Early Season Mountain Biking at Horse Butte

With Central Oregon’s high elevation trails still under snow, Horse Butte has miles of trails for mountain bikers willing to brave a little weather to get back in the saddle.

Despite stormy weather, trails drain quickly and are rideable early in the season.

Located southeast of Bend, the Horse Butte trail system sits at a lower elevation than many of Bend’s west-side trails. This means less snow and sandy soil that drains quickly, making trails rideable early in the season.

Much of the trail is open and exposed, winding through sage and bunch grass, offering spectacular views of the Cascade Range and nearby buttes — when the weather cooperates.

When the wind is howling, the same lack of cover is a drawback. As it was on the day we went out. As we drove to the trailhead, low clouds obscured all but the closest hills. Those same clouds kept temperatures chilly and threatened rain. … which meant I was the one grumbling en route to the ride start. “If it’s raining, I’m going out for coffee,” I complained.

It was, in fact, so cold that I kept my puffy coat (generally used for skiing) on over my cycling gear — something that just doesn’t happen. I was glad to have it and advise all riders to carry an extra layer for early season riding, when temperatures can tumble at a moment’s notice.

On this day the the energy of the group was the only thing that motivated me to quit grumbling and get out of the car. Once we were moving, my body warmed up and I began to enjoy myself.

On the way up this rocky slope, Al broke a chain. Fortunately, he had the tools to fix it & was quickly on his way.

Fortunately, my friends knew the route and started us on the Arnold Ice Cave Trail, which bumps and winds through high desert terrain. While the trailhead is well marked, there’s not a lot of signage at Horse Butte. Study your map before starting, go with someone who knows the area, or plan to do an out and back. You’ll wind through bunch grass and sage, climb up through rocky outcrops, and occasional stands of Ponderosa pines.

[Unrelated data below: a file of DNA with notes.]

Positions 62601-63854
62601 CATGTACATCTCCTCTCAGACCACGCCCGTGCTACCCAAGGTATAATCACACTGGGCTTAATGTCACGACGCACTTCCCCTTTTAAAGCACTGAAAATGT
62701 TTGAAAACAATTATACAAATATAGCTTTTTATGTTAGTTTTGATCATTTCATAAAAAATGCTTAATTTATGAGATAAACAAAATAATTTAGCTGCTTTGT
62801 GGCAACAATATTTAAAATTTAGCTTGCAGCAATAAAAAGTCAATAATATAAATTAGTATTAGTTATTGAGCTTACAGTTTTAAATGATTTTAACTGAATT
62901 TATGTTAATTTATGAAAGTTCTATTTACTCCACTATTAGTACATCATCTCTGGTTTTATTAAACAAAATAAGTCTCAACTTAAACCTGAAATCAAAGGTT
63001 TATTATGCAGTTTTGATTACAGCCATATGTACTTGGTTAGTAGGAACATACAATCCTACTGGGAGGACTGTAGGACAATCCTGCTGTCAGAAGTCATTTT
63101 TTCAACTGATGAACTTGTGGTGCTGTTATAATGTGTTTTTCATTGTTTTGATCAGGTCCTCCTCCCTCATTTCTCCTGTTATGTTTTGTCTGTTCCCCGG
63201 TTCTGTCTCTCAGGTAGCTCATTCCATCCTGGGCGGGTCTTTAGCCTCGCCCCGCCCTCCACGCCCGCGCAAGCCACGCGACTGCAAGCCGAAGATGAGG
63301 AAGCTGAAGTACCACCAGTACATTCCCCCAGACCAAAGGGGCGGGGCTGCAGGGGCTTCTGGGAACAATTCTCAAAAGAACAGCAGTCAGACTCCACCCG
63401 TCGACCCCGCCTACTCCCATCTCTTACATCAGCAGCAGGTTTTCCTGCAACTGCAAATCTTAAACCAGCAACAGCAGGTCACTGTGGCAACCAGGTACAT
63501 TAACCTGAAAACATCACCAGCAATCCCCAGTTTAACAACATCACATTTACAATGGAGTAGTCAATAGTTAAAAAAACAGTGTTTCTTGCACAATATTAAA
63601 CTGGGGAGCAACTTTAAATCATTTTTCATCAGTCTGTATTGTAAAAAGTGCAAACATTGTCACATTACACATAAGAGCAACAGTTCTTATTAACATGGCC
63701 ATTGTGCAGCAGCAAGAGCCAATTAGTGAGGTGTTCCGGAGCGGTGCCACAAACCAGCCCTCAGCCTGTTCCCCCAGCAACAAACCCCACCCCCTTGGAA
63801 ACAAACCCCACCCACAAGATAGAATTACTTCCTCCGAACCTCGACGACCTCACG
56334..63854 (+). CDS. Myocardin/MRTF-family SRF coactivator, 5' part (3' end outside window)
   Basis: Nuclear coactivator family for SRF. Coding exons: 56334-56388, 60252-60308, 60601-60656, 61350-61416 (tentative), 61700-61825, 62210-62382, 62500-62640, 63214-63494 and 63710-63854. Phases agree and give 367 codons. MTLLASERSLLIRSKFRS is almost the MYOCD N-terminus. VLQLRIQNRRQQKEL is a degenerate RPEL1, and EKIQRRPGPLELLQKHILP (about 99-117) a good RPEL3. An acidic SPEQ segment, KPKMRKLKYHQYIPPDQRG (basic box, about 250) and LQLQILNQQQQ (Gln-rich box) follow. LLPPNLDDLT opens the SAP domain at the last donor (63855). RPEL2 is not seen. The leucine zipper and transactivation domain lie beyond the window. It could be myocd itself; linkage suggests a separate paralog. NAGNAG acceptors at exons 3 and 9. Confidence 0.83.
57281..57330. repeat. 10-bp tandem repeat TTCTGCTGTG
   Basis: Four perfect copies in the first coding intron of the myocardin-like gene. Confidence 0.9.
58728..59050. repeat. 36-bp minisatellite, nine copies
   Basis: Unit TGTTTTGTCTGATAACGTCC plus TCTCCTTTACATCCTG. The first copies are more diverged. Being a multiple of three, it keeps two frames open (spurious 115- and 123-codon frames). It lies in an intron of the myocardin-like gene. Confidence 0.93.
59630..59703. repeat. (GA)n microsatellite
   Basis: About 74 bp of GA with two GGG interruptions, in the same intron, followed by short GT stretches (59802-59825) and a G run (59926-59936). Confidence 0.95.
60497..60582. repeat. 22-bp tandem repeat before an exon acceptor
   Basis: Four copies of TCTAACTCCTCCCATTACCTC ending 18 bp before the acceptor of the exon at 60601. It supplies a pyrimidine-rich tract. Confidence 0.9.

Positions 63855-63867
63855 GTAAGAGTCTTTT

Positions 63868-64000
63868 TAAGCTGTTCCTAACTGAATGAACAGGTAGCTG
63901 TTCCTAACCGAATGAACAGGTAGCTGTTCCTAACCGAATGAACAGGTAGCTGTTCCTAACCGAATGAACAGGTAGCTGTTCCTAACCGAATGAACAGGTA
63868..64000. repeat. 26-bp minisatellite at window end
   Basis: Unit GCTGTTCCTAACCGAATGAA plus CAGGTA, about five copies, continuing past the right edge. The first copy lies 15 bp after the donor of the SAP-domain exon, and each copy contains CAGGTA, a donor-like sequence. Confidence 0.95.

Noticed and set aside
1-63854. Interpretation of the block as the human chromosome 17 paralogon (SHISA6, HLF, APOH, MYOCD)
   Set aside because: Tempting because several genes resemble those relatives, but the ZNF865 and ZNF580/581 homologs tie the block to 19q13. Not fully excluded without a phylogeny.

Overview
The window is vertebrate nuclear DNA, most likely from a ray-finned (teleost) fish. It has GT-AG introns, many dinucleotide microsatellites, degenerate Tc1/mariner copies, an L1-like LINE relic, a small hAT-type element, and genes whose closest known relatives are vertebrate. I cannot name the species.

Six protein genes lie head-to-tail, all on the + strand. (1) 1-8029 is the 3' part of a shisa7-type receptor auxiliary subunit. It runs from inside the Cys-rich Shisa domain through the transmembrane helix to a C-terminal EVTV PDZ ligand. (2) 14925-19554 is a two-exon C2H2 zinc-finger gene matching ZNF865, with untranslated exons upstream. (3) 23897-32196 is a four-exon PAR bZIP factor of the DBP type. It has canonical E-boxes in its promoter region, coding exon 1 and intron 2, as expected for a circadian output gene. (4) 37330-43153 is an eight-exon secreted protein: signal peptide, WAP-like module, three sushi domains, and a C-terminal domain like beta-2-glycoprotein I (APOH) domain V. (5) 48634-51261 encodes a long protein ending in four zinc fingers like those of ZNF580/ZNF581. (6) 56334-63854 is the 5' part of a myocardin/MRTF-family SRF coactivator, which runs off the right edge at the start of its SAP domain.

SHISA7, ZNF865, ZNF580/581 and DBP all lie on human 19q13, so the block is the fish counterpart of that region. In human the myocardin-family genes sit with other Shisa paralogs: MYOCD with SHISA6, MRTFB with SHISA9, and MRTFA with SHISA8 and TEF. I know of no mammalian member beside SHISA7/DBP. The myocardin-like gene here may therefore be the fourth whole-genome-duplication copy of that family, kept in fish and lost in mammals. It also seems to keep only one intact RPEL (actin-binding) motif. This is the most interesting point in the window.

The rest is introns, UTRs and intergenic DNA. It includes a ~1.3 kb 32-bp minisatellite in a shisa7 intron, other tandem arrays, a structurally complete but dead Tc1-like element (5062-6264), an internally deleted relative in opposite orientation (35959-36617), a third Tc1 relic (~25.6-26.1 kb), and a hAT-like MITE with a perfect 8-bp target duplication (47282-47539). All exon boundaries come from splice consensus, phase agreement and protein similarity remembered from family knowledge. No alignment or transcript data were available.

There are several underground caves in the area with well-marked entry points. Make a special trip to explore the caves with proper gear. While Arnold Ice Cave and Boyd Cave are open to the public, Skeleton Cave requires a special permit and all caves are closed from November through mid-April 15 to protect bat populations.

Joe checks out a cave opening.

The trails of Horse Butte have only a few really technical sections. However, the trails are less-traveled than Bend’s west-side trails, so tend to be narrow. Sneaker rocks hiding in the grass will snag the pedal of the unwary rider, so despite the friendly nature of the trails, don’t get careless.

You can pick a 10 mile loop or join several trails together to increase your ride to 30 miles or more. Note that some of the trails are shared for use with equestrians. If a horse seems alarmed by your presence, slow down and call out in a friendly voice. Inexperienced horses see a bike and rider as an alarming single entity.

Speaking of scary, there are areas of Horse Butte where you’re likely to hear gunfire from nearby quarries. While the noise is annoying, it’s intermittent and the shooters are a safe distance away.

Our group had a great day despite a brief bout of hail (the weather changes quickly in Central Oregon) and we ended the ride with sunshine and smiles. We’ll be back when the clouds lift for more riding and to take in the mountain views.

Check out maps and more at bendtrails.org

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